Copyright/charges/fees for small time studio...contract etc.

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Copyright/charges/fees for small time studio...contract etc.

Postby Choby » Tue Jul 12, 2005 7:43 pm

Hi.

I'm running a new small time studio composing and on the side I record people who want to be recorded.

I
m hoping some old' guns here are savvy with how the copyright system works.

How do you charge? Who owns the copyright of the recorded work? Is this handed over along wiht the CD for an hourly rate? Or is there an hourly rate, then a purchase of the copyright as a final transaction?

re: my own work, my own composition done for clients (they come and say "we want a funky up tempo track etc etc") How do I charge them? Byu the hour? Do I quote per song? Once I've sold them the song, or charged them per hour, is there scope for me getting royalties? Baring in mind most of the music so far is being played abroad, i wonder if APRA would deal with that?

I really need to figure this stuff out. I've done a few jobs and I realise I definately need to write a contract! It's juts a matter of what's fair to me and the client re: that contract.

I don't want to screw anybody, I don't want to screw myself either. I want it all to be fair.

Cheers for any help.

Anth
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Postby Luke Garfield » Tue Jul 12, 2005 8:02 pm

I charge $50 an hour for composition or negotiate for bigger projects. $20 for recording/production negotiate for bigger projects or barter (60 t-shirts for my band for 20hours of recording and production).

Production royalties usually 4%-6%
composition royalties and copyright: Negotiate in the contract how much of the composition you own ie. if you wrote all the music 50% (tell apra that). If the song is going to be mechanically reproduced is the person you are recording have a label deal? NO deal then you will all have to decide (in a contract) the % of the mechanical copyright you get for your part of the composition..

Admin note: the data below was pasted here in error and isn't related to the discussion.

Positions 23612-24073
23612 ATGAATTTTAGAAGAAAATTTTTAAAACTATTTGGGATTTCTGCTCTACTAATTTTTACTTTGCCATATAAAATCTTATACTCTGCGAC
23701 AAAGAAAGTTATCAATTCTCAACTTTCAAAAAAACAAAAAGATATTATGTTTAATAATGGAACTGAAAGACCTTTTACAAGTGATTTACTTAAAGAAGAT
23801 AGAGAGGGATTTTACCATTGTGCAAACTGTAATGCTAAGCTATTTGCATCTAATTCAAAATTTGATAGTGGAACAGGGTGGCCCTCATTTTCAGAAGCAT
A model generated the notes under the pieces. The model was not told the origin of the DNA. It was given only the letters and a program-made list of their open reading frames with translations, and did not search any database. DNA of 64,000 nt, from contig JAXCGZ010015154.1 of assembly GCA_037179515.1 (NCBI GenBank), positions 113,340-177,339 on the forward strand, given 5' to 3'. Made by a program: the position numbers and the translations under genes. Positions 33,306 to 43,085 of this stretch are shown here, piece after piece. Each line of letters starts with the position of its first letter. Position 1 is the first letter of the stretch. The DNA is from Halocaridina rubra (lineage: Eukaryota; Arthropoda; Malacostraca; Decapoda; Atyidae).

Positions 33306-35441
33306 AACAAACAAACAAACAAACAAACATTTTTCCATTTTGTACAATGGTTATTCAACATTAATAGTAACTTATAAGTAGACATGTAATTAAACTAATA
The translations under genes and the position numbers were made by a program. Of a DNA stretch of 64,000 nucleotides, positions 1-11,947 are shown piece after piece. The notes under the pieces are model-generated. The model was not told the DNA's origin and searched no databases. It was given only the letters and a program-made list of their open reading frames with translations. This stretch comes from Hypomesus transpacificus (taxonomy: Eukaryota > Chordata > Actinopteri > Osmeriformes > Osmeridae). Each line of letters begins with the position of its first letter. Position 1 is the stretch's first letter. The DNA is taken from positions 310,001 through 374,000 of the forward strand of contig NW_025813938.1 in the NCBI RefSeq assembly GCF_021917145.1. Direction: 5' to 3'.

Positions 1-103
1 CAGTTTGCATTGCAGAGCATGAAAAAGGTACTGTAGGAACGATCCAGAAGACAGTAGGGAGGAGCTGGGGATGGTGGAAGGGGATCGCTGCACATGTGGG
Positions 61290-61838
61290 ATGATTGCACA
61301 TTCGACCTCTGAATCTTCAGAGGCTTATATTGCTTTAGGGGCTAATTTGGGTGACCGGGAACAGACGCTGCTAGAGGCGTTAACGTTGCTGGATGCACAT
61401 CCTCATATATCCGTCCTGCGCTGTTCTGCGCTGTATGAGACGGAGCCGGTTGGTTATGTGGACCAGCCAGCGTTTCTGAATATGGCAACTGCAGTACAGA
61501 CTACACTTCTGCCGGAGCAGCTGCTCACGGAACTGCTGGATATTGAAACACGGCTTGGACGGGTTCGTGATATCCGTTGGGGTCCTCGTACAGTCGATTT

actually I'm tired of writing this stuff (and believe me there is a lot) - buy "Music Business" by Shane Simpson. www.immedia.com.au that way you wont rip yourself off and you'll look highly intelligent to your clients.

Anyone else - I have a throat infection and need rest.

Hope it goes well Anth.
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Postby Kurt » Tue Jul 12, 2005 9:24 pm

I'm pretty sure that copyright on commissioned works generally belongs to the entity that payed for it, however you could try to negotiate something different.
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Postby Choby » Tue Jul 12, 2005 9:55 pm

Thanks for the prompt reply guys..

Don't strain yourself Luke :) Hope your throat gets better quickly...

re: 50 an hour...that's fair. I started charging $25 an hour for production/composition, but I quickly felt underpaid and like I was ripping myself off, specially considering how damn happy people were with all the work.

That book is the perfect recommendation. That's what I'm after. I need something pretty comprehensive and that looks to be one ticket.

Many thanks. This thurs I will order it and get stuck into reading it when it arrives!

Then one visit to the lawyer and a contract should be well under way.

Thanks again.

Anthony
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Postby Luke Garfield » Tue Jul 12, 2005 10:52 pm

Not a prob Anthony.